As am currently in attendance of Yale’s annual RebLaw conference, legality has been on my mind. In particular, I have been thinking about how different identities intersect with psychological disorders or trauma to dictate whether the individual is able or willing to participate in court.
For example, how do identities help determine whether someone is willing to file a lawsuit against a sexual assailant? Is a lawsuit always the best option or AN option for all individuals? A sex worker filing a law suit of this sort would surely suffer more trauma and humiliation than anything due to the way sex work is criminalized and stigmatized within this society. A black woman, being part of a demographic that is disproportionately criminalized and traumatized by police brutality, would have a markedly different perception of the limitations of the legal system in such a case, than a white, middle class woman.
In terms of mental health, these different experiences also have an impact and interrelationship with the psychological after effects of sexual violence. For example, a transgendered individual, whose body is politically and socially policed on a daily basis, would have a different psychological response to sexual violence than say a cis-man. In turn, this level or type of psychological trauma would have an effect on their capacity of stand in front of a courtroom to gain justice.
The question is then, is the legal path for mental health justice (or any type of social justice) always the right way?
To begin this blog, I would like to briefly describe what I mean by intersectional mental health justice and why it is important.
Mental health justice, to me, is multilayered. It means not only having the legal means of combating mentalism (also known as mental health ableism), but also de-stigmatizing mental health. So for example, mental health justice involves creating policy where insurance companies would be mandated to cover therapy sessions. At the same time, mental health justice involves looking at the mentalism within our language. By saying things such as “she’s so bi-polar” how do we re-enforce, normalize and diminish the oppression that people with bi-polar disorder on a daily basis?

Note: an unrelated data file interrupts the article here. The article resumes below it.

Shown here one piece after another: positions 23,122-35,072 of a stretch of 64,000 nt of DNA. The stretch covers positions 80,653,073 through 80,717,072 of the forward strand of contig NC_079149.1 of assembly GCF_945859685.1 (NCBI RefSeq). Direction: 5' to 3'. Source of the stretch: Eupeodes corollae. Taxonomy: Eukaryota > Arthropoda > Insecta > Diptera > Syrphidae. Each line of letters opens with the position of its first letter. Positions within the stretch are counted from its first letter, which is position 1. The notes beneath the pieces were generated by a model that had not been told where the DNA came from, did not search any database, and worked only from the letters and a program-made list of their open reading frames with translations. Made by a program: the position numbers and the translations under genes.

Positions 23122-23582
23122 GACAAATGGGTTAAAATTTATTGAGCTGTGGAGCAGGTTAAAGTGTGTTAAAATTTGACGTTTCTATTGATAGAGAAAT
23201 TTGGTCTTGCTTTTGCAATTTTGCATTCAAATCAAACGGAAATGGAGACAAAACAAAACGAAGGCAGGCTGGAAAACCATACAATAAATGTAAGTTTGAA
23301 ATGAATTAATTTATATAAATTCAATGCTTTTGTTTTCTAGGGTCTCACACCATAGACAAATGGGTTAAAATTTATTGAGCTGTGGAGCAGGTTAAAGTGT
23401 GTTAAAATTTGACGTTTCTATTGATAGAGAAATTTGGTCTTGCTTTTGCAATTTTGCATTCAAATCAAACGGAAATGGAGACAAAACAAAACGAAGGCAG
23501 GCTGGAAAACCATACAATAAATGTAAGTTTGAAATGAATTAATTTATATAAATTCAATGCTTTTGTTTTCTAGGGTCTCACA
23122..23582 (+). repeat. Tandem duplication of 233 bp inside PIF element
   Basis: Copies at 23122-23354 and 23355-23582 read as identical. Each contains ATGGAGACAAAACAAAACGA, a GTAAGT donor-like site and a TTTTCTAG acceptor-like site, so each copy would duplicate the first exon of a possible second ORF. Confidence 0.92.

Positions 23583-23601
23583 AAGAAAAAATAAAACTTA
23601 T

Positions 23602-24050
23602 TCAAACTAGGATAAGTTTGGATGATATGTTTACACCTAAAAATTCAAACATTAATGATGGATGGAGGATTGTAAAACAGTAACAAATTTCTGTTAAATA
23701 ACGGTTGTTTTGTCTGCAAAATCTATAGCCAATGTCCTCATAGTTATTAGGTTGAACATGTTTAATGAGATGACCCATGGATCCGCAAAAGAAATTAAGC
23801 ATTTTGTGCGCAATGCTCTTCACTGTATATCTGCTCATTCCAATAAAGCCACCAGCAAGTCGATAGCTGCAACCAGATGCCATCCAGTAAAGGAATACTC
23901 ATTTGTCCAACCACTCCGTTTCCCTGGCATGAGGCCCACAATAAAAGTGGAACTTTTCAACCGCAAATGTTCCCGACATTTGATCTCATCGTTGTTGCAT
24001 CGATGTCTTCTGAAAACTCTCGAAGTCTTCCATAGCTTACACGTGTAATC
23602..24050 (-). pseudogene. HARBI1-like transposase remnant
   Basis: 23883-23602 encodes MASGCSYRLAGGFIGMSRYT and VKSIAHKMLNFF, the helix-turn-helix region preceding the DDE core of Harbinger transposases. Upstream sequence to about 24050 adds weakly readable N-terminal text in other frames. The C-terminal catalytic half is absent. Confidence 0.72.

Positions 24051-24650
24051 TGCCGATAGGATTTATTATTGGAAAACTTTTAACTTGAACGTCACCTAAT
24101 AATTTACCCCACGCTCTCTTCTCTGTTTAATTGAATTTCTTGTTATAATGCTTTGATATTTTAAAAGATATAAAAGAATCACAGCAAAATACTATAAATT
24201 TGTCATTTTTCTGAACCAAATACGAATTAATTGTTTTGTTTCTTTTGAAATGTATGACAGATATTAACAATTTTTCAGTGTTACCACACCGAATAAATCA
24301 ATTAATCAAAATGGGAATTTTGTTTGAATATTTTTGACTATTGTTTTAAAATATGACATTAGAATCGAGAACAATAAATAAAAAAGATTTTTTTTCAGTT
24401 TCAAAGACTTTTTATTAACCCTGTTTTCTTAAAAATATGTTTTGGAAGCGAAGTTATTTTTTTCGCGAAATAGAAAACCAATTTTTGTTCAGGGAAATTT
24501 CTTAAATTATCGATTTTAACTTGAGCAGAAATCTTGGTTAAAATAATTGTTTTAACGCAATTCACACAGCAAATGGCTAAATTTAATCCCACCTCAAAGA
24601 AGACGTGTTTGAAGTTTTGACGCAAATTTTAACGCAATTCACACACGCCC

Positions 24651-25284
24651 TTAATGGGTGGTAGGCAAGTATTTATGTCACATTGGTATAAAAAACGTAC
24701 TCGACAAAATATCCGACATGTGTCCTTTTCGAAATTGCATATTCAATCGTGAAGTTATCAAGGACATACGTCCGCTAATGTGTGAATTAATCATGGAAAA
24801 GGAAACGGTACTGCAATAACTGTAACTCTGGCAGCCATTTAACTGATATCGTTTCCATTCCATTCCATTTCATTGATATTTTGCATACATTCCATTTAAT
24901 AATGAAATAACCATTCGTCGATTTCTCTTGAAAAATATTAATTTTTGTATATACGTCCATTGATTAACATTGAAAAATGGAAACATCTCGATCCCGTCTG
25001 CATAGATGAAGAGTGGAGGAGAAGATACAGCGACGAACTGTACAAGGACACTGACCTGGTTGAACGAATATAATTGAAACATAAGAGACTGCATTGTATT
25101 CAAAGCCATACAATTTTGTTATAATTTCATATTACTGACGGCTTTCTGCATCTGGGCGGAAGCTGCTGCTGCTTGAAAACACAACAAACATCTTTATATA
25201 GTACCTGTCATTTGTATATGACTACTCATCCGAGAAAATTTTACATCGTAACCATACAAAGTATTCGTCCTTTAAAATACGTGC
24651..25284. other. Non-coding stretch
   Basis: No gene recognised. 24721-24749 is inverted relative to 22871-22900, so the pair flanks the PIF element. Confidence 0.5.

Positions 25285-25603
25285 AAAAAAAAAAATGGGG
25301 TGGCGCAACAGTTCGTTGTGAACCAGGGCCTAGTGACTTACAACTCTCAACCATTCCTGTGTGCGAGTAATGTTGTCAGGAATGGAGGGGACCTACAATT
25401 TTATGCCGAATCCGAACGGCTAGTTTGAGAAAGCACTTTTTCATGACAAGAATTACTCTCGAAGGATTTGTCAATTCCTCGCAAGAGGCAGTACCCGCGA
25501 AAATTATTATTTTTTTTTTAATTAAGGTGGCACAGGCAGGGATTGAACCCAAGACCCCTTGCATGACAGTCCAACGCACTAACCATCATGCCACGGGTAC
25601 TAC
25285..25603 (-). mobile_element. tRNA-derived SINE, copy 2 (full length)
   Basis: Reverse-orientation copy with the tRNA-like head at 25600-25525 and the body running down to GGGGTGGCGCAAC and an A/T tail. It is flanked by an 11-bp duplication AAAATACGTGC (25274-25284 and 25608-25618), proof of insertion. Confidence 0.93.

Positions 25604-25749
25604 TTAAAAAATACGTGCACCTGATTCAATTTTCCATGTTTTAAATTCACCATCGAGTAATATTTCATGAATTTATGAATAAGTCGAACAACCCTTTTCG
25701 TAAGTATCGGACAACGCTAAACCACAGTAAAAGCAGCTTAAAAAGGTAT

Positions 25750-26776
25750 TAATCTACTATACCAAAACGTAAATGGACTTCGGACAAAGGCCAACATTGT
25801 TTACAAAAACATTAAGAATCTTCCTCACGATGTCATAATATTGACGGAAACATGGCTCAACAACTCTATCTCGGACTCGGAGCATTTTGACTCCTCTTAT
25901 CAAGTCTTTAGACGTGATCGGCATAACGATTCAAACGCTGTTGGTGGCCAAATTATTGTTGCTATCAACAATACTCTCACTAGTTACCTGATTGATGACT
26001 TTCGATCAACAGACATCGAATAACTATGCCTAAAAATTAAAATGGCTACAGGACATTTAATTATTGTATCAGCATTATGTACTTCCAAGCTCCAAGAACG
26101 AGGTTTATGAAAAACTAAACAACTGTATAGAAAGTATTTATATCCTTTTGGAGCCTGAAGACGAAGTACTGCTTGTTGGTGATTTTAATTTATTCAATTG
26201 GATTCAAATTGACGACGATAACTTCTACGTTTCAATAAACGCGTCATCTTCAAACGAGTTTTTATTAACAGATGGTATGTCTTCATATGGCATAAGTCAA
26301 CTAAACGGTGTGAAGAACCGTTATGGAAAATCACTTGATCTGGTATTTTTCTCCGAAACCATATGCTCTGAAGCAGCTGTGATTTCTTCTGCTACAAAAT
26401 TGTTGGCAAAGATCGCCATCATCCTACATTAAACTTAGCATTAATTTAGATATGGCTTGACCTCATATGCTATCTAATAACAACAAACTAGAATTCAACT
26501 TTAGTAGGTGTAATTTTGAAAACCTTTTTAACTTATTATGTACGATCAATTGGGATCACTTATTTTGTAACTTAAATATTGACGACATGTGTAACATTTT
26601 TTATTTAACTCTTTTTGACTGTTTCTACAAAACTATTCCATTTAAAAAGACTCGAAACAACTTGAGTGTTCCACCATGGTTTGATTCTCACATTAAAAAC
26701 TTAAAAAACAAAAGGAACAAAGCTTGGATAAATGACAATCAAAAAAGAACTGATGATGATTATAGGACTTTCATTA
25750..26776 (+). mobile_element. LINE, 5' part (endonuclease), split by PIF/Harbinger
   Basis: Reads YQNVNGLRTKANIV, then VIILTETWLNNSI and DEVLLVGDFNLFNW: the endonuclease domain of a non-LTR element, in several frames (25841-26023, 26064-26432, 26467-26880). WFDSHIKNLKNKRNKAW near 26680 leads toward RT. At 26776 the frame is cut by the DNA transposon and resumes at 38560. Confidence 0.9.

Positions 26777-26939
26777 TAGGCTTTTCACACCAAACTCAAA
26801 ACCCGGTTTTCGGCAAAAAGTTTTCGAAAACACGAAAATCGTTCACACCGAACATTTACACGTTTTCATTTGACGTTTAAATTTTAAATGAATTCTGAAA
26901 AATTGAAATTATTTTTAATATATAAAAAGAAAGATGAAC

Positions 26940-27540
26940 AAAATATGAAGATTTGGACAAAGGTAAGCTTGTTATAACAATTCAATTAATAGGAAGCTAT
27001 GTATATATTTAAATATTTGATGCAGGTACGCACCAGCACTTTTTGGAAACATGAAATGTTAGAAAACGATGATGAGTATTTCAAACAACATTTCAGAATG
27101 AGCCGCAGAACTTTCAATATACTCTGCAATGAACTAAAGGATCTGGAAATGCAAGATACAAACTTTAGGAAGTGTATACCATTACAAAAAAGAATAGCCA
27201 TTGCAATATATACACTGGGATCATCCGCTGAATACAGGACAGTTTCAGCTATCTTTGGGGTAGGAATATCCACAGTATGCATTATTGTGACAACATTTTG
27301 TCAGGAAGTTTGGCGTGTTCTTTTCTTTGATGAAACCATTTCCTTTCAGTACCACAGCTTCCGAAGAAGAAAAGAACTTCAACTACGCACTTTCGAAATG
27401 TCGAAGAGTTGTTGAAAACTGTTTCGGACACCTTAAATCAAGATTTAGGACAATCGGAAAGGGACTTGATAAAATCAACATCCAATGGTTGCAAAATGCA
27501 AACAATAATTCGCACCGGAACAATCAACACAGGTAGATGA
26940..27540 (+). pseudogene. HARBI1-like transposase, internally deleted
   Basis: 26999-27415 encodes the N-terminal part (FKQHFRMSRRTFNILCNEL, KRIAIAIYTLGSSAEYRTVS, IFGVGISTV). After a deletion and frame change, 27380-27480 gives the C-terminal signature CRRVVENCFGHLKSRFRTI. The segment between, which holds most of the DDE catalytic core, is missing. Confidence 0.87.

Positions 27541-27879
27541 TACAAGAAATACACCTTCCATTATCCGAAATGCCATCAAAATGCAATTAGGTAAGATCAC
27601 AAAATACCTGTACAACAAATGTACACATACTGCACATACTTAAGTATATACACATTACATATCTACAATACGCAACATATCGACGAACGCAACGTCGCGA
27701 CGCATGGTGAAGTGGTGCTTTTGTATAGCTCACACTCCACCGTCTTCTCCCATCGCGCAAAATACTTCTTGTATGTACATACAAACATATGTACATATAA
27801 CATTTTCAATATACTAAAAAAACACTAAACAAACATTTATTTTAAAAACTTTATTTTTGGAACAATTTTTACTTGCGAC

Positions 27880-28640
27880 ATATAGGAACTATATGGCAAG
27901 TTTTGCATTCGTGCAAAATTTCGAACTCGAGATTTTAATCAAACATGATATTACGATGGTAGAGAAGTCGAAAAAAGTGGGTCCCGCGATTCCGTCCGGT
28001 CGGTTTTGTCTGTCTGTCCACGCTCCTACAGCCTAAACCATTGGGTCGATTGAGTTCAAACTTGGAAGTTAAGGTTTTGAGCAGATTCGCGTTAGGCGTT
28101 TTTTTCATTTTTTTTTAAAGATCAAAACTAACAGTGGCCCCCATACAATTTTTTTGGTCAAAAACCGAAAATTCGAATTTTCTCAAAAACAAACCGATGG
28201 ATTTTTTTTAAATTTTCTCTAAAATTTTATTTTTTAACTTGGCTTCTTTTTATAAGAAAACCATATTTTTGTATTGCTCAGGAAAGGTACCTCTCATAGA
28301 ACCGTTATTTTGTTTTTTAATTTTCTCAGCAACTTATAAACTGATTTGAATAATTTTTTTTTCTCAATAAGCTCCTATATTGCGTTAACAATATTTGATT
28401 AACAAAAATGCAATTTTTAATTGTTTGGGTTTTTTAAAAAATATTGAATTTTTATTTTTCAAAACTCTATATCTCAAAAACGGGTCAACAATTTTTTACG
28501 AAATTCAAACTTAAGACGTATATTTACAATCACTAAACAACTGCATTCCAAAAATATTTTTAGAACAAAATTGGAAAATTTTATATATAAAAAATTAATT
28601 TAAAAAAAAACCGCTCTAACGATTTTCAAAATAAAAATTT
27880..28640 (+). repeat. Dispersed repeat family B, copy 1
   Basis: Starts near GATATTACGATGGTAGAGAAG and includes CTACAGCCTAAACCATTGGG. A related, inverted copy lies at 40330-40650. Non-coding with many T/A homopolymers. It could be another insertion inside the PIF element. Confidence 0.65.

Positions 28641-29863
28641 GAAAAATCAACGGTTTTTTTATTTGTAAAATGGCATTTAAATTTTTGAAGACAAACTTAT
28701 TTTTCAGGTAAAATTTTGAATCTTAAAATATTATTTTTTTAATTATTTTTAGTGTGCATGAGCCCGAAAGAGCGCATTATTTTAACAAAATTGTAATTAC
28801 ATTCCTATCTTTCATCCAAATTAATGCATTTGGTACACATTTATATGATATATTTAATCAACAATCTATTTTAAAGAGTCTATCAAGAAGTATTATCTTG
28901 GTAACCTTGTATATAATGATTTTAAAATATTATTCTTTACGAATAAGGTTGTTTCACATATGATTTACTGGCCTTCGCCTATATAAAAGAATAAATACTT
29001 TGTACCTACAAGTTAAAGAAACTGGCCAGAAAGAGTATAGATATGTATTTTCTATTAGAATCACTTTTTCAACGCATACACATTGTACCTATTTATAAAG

Granted, this is not a new topic in any way. There are many organizations that are working for either or both side of combating mentalism. Yet the purpose of my blog is to bring in the intersectional analysis. Intersectionality, coined in the 1980s by Dr. Crenshaw, is essentially a framework that allows us to account for different identities. That is, intersectionality is a framework that looks at how the intersections between different identities (such as being black and being a woman) dictate the social position, and opportunities and experiences that individuals have. In context of mental health, how do these identities inform how we combat mentalism? How do we approach helping working class people with depression versus middle class Latinos?
To be successful, the fight against mentalism needs to acknowledge intersectionality. And that is what this blog is truly about.